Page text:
You can run it through a debugger or you can run it through that bit of wetware inside your skull - both will show you that it works fine. For example, let's start with the list:
head(47) -> single_node -> [NULL]end-of-list.
Running that list through your statements:
ptr = head sets
ptr to 47.
head is non-zero so enter loop.
head = head->next sets
head to NULL.
delete ptr will delete the
ptr = head sets
ptr to NULL.
head is now NULL (0) so exit loop.
There you go, you've deleted the only entry in the list and
head is now set to NULL. That's all you need to do.
You can do a similar thing with a longer list or an empty list, you'll find it's still okay (there's no real difference between a one-element list and a fifty-element list).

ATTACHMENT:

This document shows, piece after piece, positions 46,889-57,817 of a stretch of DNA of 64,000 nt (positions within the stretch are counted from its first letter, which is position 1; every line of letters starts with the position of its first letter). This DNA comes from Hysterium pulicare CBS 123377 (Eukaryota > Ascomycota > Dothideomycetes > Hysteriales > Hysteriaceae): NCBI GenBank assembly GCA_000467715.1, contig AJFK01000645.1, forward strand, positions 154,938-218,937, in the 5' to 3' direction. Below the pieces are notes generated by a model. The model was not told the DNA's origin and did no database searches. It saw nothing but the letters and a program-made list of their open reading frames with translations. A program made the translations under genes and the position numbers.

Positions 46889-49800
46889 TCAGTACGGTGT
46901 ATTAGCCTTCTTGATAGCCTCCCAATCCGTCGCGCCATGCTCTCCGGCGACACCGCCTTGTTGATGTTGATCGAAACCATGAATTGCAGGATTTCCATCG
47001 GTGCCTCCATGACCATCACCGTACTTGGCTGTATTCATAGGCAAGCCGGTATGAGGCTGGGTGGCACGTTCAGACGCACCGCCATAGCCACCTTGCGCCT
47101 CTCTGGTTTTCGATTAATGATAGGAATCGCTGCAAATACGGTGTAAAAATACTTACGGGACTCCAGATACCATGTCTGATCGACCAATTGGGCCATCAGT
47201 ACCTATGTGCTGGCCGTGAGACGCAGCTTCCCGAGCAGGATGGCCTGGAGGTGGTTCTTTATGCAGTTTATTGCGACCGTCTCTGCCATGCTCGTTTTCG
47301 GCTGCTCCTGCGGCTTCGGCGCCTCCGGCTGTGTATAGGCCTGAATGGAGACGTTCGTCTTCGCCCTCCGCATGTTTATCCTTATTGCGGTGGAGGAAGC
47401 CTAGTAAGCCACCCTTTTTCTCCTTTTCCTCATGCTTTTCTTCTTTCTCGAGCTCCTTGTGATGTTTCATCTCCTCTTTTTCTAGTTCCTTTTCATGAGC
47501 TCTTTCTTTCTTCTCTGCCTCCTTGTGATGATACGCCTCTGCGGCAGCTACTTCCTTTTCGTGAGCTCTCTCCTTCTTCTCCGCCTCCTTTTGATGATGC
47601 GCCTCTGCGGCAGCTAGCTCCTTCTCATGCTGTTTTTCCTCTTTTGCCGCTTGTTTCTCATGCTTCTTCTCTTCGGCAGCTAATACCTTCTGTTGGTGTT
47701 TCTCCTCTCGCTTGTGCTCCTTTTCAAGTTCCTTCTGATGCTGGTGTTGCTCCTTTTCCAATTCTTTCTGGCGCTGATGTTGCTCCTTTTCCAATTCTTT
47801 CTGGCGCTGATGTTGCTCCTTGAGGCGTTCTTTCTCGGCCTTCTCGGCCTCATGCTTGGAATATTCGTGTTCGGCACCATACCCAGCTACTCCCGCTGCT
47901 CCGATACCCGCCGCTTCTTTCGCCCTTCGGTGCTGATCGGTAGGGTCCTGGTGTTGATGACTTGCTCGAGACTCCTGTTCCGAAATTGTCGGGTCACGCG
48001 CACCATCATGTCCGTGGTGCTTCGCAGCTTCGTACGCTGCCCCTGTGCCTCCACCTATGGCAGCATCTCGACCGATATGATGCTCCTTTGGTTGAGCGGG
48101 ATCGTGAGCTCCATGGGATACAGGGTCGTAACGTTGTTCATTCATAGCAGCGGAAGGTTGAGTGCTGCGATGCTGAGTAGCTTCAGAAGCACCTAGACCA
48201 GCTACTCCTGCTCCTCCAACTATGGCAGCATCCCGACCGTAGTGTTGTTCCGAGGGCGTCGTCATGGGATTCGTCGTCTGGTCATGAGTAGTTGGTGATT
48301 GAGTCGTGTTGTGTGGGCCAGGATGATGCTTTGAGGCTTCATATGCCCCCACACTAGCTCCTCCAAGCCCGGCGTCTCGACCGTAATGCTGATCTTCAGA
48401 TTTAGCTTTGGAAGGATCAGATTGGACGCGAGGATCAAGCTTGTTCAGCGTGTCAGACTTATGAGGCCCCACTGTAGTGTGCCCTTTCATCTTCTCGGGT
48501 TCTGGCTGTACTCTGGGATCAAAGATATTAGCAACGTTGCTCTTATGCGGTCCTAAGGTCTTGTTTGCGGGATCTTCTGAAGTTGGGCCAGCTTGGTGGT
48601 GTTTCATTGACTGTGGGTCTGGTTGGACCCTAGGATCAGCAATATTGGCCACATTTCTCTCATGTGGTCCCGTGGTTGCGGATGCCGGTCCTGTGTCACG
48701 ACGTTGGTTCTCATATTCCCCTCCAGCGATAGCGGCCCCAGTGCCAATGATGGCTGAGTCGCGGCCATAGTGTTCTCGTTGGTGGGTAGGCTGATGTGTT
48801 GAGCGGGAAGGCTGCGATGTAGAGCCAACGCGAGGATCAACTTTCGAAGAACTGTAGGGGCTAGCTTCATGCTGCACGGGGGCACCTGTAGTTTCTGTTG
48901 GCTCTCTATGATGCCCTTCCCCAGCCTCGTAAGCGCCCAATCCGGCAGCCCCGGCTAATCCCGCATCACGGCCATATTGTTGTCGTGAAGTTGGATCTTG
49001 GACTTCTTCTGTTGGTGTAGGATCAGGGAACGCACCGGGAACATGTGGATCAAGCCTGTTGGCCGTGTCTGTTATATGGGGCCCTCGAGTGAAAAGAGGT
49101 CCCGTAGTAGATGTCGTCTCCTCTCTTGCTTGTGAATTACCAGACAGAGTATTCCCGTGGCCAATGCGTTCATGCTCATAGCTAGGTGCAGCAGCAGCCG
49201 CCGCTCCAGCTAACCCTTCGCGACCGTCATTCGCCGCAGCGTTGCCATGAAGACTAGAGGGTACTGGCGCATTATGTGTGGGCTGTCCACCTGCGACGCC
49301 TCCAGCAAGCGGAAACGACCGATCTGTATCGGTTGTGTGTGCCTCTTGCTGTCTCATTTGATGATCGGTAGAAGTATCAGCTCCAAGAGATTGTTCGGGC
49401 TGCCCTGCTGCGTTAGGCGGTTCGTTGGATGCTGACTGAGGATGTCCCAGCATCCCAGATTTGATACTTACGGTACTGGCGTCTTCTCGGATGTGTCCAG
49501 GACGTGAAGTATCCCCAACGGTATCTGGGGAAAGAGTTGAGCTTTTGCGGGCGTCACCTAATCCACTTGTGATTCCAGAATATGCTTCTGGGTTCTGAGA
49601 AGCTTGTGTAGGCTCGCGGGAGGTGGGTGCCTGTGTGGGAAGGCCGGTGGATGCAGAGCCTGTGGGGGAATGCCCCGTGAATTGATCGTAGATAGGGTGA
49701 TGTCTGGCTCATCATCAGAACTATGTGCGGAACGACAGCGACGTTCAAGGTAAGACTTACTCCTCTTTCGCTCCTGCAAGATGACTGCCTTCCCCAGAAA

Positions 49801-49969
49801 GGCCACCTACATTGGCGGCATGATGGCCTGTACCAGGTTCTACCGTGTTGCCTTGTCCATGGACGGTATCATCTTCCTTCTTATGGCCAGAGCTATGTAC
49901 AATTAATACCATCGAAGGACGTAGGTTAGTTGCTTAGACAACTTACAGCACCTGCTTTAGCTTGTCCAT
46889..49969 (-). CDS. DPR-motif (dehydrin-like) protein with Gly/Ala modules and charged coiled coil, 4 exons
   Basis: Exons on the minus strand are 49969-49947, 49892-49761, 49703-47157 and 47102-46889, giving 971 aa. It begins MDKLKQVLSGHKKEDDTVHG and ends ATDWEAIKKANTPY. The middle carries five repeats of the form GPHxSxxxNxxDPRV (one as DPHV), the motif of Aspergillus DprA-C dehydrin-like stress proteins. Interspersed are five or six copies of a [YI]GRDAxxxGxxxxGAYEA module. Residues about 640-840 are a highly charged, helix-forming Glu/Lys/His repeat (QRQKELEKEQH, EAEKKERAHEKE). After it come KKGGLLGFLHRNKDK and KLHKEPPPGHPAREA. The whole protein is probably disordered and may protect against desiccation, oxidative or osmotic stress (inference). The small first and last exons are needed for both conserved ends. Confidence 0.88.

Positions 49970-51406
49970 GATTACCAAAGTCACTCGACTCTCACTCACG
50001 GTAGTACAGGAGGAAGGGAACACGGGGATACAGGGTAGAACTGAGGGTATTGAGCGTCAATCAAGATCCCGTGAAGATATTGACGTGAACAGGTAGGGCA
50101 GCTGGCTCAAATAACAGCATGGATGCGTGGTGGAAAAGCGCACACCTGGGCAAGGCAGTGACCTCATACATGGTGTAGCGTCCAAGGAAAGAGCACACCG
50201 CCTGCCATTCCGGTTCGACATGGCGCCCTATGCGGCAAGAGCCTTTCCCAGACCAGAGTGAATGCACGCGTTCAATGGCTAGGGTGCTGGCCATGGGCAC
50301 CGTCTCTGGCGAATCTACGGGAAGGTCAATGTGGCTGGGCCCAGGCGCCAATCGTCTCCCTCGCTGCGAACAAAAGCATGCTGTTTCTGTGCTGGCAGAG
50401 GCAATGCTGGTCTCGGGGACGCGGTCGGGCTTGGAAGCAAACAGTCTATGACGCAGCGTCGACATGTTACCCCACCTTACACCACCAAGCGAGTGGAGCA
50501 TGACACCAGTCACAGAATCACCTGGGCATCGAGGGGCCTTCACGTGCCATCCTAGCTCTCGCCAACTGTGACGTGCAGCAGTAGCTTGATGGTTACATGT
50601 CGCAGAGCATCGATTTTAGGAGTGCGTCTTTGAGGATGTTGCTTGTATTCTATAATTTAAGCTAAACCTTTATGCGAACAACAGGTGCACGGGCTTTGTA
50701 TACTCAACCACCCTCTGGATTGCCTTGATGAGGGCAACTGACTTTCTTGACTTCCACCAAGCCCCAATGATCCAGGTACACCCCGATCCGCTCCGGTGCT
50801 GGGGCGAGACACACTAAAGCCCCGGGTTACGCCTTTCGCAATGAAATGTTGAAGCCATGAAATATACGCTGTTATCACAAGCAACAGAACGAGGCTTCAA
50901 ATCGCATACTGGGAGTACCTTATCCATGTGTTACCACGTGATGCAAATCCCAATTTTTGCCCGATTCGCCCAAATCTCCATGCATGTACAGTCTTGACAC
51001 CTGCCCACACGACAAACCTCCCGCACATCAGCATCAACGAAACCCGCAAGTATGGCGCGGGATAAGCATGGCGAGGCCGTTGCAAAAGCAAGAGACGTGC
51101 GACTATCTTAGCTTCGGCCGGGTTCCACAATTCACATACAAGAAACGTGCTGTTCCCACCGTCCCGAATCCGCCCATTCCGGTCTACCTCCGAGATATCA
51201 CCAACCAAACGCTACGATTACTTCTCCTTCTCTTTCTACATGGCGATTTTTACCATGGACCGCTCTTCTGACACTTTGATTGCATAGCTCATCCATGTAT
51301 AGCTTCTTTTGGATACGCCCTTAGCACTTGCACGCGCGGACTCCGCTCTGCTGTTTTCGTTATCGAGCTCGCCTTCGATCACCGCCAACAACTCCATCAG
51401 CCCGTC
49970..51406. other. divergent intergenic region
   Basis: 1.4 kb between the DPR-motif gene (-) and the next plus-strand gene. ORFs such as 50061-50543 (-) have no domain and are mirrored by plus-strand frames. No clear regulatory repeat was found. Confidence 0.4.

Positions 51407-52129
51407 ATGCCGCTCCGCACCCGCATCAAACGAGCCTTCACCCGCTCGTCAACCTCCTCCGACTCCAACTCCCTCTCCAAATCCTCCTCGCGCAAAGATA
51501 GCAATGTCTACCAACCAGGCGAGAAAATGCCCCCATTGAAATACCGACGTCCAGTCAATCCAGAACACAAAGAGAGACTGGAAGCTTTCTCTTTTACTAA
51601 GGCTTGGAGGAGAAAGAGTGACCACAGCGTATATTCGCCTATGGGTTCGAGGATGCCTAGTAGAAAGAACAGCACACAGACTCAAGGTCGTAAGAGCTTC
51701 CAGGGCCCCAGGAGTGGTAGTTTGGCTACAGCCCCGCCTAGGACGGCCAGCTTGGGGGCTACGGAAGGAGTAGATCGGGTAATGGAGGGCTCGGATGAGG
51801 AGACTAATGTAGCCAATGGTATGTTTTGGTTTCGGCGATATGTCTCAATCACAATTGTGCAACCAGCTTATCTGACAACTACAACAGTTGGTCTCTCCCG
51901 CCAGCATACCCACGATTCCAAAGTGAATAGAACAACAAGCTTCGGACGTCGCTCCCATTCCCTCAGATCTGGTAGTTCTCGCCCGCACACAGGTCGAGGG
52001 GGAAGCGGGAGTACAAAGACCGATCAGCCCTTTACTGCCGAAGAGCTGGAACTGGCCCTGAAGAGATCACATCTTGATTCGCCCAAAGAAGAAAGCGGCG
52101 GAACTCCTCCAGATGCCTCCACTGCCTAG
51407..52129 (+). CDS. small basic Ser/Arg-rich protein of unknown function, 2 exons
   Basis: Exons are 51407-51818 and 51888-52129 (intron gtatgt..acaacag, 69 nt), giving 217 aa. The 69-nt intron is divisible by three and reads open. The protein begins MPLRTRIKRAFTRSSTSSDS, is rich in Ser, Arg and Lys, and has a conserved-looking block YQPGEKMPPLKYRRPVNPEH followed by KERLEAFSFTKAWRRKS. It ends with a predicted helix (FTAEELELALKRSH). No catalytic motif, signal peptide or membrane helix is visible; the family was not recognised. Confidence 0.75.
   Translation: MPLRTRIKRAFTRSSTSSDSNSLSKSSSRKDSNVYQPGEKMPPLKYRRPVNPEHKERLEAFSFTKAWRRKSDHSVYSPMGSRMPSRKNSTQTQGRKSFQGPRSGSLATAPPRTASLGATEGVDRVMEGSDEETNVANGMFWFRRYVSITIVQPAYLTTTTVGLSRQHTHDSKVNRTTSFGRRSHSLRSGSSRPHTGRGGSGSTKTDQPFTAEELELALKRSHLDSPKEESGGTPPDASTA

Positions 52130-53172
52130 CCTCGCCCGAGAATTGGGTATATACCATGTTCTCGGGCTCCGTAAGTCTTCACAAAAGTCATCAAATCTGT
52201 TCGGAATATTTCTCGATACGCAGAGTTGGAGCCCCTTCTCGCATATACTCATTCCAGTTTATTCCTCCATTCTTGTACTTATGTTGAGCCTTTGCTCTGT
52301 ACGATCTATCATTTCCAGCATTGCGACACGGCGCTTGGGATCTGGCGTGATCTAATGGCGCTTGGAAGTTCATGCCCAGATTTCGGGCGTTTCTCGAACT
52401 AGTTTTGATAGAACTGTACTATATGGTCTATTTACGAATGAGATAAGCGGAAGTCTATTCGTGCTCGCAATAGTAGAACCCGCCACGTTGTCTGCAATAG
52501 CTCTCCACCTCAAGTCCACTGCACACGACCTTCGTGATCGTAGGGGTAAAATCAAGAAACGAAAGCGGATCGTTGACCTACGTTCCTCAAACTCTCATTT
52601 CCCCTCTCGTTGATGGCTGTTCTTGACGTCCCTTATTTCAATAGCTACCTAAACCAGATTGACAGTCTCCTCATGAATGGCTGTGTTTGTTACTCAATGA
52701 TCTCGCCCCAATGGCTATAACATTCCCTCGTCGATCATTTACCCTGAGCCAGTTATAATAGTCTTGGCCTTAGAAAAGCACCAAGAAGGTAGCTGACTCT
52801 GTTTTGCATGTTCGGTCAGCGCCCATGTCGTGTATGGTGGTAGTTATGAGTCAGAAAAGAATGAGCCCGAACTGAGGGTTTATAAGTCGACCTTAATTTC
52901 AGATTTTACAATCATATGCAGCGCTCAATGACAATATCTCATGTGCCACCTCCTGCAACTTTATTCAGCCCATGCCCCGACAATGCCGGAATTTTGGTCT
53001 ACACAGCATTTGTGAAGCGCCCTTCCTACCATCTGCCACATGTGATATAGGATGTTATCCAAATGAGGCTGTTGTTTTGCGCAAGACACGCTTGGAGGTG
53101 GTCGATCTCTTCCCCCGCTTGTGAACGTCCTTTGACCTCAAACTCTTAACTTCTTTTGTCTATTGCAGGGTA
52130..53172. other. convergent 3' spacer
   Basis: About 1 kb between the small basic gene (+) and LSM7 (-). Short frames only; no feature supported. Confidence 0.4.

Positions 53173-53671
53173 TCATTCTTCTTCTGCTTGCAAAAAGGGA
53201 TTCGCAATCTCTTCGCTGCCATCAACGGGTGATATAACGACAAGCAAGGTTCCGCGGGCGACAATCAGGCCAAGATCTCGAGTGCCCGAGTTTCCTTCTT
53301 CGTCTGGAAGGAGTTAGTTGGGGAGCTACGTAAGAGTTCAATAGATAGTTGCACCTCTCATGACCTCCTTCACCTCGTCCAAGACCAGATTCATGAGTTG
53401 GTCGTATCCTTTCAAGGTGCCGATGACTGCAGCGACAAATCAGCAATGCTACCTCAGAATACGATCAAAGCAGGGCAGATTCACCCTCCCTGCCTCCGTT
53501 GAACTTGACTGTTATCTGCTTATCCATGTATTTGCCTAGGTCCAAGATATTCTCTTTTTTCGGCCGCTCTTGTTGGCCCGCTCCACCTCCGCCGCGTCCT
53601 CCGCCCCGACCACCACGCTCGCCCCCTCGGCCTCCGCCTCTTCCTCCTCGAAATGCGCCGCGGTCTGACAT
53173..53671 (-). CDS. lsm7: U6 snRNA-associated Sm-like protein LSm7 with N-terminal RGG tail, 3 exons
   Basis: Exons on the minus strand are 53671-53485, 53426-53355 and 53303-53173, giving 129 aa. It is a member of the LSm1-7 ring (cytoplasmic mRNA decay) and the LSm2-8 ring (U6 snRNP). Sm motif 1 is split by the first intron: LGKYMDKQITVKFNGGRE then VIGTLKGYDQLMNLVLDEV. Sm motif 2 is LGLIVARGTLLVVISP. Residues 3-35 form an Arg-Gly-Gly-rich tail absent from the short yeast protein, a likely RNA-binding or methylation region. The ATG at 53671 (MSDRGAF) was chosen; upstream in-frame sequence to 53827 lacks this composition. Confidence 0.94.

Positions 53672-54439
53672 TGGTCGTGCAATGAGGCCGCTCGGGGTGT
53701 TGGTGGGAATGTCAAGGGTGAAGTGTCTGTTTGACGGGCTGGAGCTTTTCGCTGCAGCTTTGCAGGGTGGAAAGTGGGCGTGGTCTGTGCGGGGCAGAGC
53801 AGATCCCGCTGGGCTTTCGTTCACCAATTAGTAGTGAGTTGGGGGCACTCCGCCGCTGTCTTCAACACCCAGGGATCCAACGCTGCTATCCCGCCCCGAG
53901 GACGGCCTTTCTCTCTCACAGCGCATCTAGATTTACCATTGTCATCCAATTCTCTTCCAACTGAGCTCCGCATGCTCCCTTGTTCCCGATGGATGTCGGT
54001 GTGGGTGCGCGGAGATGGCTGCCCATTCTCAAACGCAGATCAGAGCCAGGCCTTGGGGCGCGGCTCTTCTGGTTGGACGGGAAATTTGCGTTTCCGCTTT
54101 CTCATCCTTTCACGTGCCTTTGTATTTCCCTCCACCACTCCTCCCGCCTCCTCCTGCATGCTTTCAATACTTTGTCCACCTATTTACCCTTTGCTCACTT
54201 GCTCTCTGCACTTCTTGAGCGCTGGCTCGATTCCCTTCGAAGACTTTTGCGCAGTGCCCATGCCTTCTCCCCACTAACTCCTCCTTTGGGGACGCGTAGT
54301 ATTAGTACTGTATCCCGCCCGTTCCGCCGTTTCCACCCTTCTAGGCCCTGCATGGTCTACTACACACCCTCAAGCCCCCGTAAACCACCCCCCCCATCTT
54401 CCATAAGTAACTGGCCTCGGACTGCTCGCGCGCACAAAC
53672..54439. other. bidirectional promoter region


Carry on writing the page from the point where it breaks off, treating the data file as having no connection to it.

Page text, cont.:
As an aside, I'm not a big fan of treating pointers as booleans - I'd rather write it as something like:
for (ptr = head; head != NULL; ptr = head)
It makes the code read better in my opinion and you don't really sacrifice any performance (unless you have a brain-dead compiler). But that's a matter of taste.
Re your comment:
The thing that concerns me is reaching the very last node. The condition "head;" should check that it is not null, but I'm not sure if it will work.
It will work. A value of zero will be treated as false so you'll find that you never dereference head->next when head is NULL simply because you will have exited the loop body before that point (or not even entered the body if the list is empty).
Any other pointer value will be treated as true and you will enter or continue the loop body.